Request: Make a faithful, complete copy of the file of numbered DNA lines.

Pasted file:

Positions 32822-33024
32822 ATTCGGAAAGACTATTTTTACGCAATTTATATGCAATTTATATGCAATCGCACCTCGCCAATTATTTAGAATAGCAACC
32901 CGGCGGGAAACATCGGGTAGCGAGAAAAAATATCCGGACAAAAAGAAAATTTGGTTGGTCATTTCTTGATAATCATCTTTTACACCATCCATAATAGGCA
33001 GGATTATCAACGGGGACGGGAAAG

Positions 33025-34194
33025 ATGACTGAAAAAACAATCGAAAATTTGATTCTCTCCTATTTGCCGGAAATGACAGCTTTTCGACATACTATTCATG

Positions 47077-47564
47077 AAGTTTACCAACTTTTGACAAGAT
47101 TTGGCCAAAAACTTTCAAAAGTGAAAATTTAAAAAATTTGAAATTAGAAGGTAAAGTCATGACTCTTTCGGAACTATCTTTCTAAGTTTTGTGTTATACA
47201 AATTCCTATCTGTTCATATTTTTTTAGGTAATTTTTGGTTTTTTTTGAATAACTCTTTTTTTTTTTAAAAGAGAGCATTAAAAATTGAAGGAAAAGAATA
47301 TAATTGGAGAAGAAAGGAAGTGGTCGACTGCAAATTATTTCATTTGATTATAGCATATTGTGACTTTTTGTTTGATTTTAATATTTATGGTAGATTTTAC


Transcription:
Positions 32822-33024
32822 ATTCGGAAAGACTATTTTTACGCAATTTATATGCAATTTATATGCAATCGCACCTCGCCAATTATTTAGAATAGCAACC
32901 CGGCGGGAAACATCGGGTAGCGAGAAAAAATATCCGGACAAAAAGAAAATTTGGTTGGTCATTTCTTGATAATCATCTTTTACACCATCCATAATAGGCA
33001 GGATTATCAACGGGGACGGGAAAG

Positions 33025-34194
33025 ATGACTGAAAAAACAATCGAAAATTTGATTCTCTCCTATTTGCCGGAAATGACAGCTTTTCGACATACTATTCATG

Positions 47077-47564
47077 AAGTTTACCAACTTTTGACAAGAT
47101 TTGGCCAAAAACTTTCAAAAGTGAAAATTTAAAAAATTTGAAATTAGAAGGTAAAGTCATGACTCTTTCGGAACTATCTTTCTAAGTTTTGTGTTATACA
47201 AATTCCTATCTGTTCATATTTTTTTAGGTAATTTTTGGTTTTTTTTGAATAACTCTTTTTTTTTTTAAAAGAGAGCATTAAAAATTGAAGGAAAAGAATA
47301 TAATTGGAGAAGAAAGGAAGTGGTCGACTGCAAATTATTTCATTTGATTATAGCATATTGTGACTTTTTGTTTGATTTTAATATTTATGGTAGATTTTAC